Video Article Open Access
Water-based, Self-Extinguishing Nanocoatings for Fire Protection of Plastics
Jaime Grunlan1,2,3, *, Yu-Chin Li3, Ryan Smith2, Kevin Holder3, Galina Laufer3, Merid Haile3, Thomas Kolibaba2, Simone Lazar2, Marcus Leistner1, Amanda Cain3, Tyler Guin4
1Department of Mechanical Engineering, Texas A&M University, College Station, TX 77843, USA
2Department of Chemistry, Texas A&M University, College Station, TX 77843, USA
3Department of Materials Science and Engineering, Texas A&M University, College Station, TX 77843, USA
4Department of Chemical Engineering, Texas A&M University, College Station, TX 77843, USA
Vid. Proc. Adv. Mater., Volume 2, Article ID 2021-02143 (2021)
Publication Date (Web): 31 Mar 2021
Copyright © IAAM
In an effort to develop a more environmentally-benign flame retardant for polyurethane foam (PUF), layers of halloysite clay nanotubes (HNT) stabilized by branched polyethylenimine (BPEI) or poly(acrylic acid) (PAA) were deposited from aqueous suspensions to create multilayered nanocomposite coatings. PUF is very flammable and widely used in upholstered furniture throughout the world. Foam treated with five BPEI-HNT/PAA-HNT bilayers (BL), deposited using layer-by-layer (LbL) assembly, was rendered self-extinguishing in open flame testing, as shown in Figure 1. Cone calorimetry reveals that this coating reduces the peak heat release rate (pkHRR) by 62%. Due to the tubular morphology of HNT, small volatile gasses given off during combustion are trapped, so total smoke release (TSR) is reduced by 60%. Infrared spectroscopy suggests this multilayer film survives during combustion, forming a HNT-rich barrier that prevents mass and energy transfer during open flame testing and calorimetry. The significant reductions in pkHRR and TSR, along with the self-extinguishing behavior, indicate that these halloysite-based multilayer films have the potential to greatly improve PUF fire safety. At its core, LbL is a solution deposition technique in which layers of cationic and anionic ingredients are built up via electrostatic attractions in an alternating fashion, but it has the drawback of numerous processing steps. In an effort to more quickly impart flame retardant behavior to blended fabric, and in an environmentally-benign manner, an aqueous polyelectrolyte complex (PEC) was utilized. Blends of cotton with synthetic fibers are widely used for various military and industrial applications. Using chitosan and an insoluble phosphorus source in alternating layers, less than 15 wt% coating is necessary to impart self-extinguishing properties to a polyester-cotton fabric. Immediate self-extinguishment in the vertical flame test and a significant reduction of peak heat release of the fabric are the result of this coating. In an effort to impart flame retardant behavior to fabric using fewer processing steps, a water-soluble polyelectrolyte complex (PEC) was devloped. This nanocoating is comprised of polyethylenimine and poly(sodium phosphate) and imparts self-extinguishing behavior to cotton fabric in just a single coating step. Adding a melamine solution to the coating procedure as a second step renders nylon-cotton blends self-extinguishing. This work demonstrates the ability of a PEC nanocoating to prevent ignition of textiles with few processing steps, relatively low weight gain, and environmentally-benign ingredients. Our flame retardant work has been highlighted in C&EN, ScienceNews, Nature, Smithsonian Magazine, Chemistry World and various scientific news outlets worldwide. For more information, please visit: http://nanocomposites.tamu.edu.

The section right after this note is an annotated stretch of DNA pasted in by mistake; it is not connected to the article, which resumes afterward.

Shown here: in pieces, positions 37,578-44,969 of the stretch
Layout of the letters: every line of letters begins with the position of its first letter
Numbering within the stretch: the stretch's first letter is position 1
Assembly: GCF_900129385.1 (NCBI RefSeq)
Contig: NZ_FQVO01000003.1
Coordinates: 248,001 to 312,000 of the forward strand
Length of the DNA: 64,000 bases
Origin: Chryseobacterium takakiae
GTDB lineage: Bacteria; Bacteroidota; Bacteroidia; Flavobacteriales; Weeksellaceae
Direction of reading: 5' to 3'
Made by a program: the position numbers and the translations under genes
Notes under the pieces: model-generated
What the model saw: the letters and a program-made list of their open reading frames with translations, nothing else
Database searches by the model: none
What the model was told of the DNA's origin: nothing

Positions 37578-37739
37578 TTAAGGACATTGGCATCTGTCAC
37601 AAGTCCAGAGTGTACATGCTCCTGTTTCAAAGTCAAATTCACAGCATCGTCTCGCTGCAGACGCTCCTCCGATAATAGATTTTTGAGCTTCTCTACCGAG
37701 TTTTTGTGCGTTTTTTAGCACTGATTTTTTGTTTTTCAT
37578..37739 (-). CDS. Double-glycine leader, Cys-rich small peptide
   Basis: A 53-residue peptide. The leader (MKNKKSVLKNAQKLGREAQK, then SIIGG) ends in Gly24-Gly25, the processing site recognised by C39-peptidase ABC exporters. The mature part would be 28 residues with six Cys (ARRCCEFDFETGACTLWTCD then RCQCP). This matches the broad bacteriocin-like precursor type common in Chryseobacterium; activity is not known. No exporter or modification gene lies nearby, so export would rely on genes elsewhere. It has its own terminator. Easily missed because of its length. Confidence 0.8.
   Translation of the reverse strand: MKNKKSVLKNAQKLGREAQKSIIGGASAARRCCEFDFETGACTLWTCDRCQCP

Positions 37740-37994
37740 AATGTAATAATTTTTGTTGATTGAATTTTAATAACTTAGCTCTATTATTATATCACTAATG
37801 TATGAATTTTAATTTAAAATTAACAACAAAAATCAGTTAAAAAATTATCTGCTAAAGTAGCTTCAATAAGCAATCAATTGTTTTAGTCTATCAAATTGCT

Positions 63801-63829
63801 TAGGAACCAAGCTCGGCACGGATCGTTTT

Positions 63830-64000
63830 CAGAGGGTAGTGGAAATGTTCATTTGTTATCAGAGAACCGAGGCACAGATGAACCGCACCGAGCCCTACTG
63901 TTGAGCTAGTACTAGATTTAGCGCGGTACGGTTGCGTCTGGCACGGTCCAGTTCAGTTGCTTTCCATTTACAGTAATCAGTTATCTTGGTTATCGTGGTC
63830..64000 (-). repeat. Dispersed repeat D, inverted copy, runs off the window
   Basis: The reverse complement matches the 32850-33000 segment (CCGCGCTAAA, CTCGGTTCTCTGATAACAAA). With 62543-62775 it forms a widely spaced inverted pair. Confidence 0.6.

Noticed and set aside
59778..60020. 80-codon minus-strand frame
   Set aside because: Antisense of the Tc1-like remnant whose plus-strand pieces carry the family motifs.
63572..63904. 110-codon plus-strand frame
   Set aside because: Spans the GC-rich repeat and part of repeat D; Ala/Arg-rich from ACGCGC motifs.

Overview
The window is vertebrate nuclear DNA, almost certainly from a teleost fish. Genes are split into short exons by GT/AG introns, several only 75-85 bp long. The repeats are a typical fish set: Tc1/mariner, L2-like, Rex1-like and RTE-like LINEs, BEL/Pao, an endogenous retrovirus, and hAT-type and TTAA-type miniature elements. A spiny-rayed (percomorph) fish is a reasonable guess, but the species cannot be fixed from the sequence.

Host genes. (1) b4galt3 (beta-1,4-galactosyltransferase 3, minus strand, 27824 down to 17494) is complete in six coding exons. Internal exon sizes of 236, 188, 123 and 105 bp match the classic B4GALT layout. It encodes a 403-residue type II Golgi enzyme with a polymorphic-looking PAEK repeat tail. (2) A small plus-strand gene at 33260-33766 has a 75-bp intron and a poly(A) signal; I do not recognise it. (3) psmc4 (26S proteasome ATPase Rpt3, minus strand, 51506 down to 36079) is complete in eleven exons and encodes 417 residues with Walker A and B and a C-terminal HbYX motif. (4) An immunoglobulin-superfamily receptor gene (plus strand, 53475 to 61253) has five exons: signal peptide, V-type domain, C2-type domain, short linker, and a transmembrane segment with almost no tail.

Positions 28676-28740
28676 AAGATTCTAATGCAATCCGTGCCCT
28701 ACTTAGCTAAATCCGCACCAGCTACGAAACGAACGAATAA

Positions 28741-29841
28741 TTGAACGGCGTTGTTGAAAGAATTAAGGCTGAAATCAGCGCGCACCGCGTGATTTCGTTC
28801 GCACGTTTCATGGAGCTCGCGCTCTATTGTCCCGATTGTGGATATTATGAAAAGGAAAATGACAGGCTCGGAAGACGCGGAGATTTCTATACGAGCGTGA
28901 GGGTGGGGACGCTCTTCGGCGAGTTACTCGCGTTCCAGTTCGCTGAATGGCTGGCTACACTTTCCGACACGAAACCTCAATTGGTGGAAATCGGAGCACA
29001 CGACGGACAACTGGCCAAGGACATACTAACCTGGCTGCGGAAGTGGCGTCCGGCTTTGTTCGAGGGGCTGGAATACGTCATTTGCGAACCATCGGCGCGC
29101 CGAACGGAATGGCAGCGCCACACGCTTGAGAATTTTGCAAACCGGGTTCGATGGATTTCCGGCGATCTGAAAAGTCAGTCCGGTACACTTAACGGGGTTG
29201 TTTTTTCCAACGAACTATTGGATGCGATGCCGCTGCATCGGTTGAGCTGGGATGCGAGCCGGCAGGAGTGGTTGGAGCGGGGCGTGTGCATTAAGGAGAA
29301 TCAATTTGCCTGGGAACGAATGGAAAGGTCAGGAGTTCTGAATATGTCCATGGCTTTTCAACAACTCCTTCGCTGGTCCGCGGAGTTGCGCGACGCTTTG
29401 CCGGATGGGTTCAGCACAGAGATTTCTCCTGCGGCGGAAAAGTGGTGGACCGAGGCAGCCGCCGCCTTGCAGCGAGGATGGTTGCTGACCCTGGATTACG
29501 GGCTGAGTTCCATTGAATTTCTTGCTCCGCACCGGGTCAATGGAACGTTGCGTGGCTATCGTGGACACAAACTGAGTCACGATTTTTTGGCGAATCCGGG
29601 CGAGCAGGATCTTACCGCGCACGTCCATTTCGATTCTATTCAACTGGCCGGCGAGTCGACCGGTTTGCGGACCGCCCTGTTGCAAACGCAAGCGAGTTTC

Intumescent; flame retardant; environmentally-benign; polyelectrolytes; renewable.
Various companies, the Texas A&M Engineering Experiment Station (TEES) and the National Institute of Standards and Technology (NIST) contributed to this work.
Jaime Grunlan is the Linda & Ralph Schmidt ’68 Professor of Mechanical Engineering at Texas A&M University, where he has worked for 16 years. He holds joint appointments in the Department of Materials Science and Engineering and the Department of Chemistry. His research focuses on thermal and transport properties of polymer nanocomposites. He is a world leader in organic thermoelectric materials, gas barrier layers for food and electronics packaging and environmentally-benign flame retardant nanocoatings. Dr. Grunlan is actively working with a number of companies to commercialize these technologies. He holds 14 issued U.S. patents and several EU patents that have been licensed to more than 10 companies. He won the NSF CAREER and 3M Untenured Faculty awards in 2007, Dow 2009 Young Faculty Award, and TEES Senior Faculty Fellow in 2016 for his work in these areas. He has published more than 170 journal papers, with more than 17,000 citations. Dr. Grunlan has graduated 23 PhD students and has mentored more than 50 undergraduate students in his research laboratory. His work has been highlighted in Smithsonian Magazine and the New York Times. He is an Editor of the Journal of Materials Science and serves on the International Advisory Boards for Macromolecular Rapid Communications and Macromolecular Materials and Engineering. In 2018, Prof. Grunlan became a Fellow of the American Society of Mechanical Engineers (ASME) and was awarded a doctorate honoris causa from the University of South Brittany (Lorient, France). In 2019, he became a Senior Member of the National Academy of Inventors (NAI).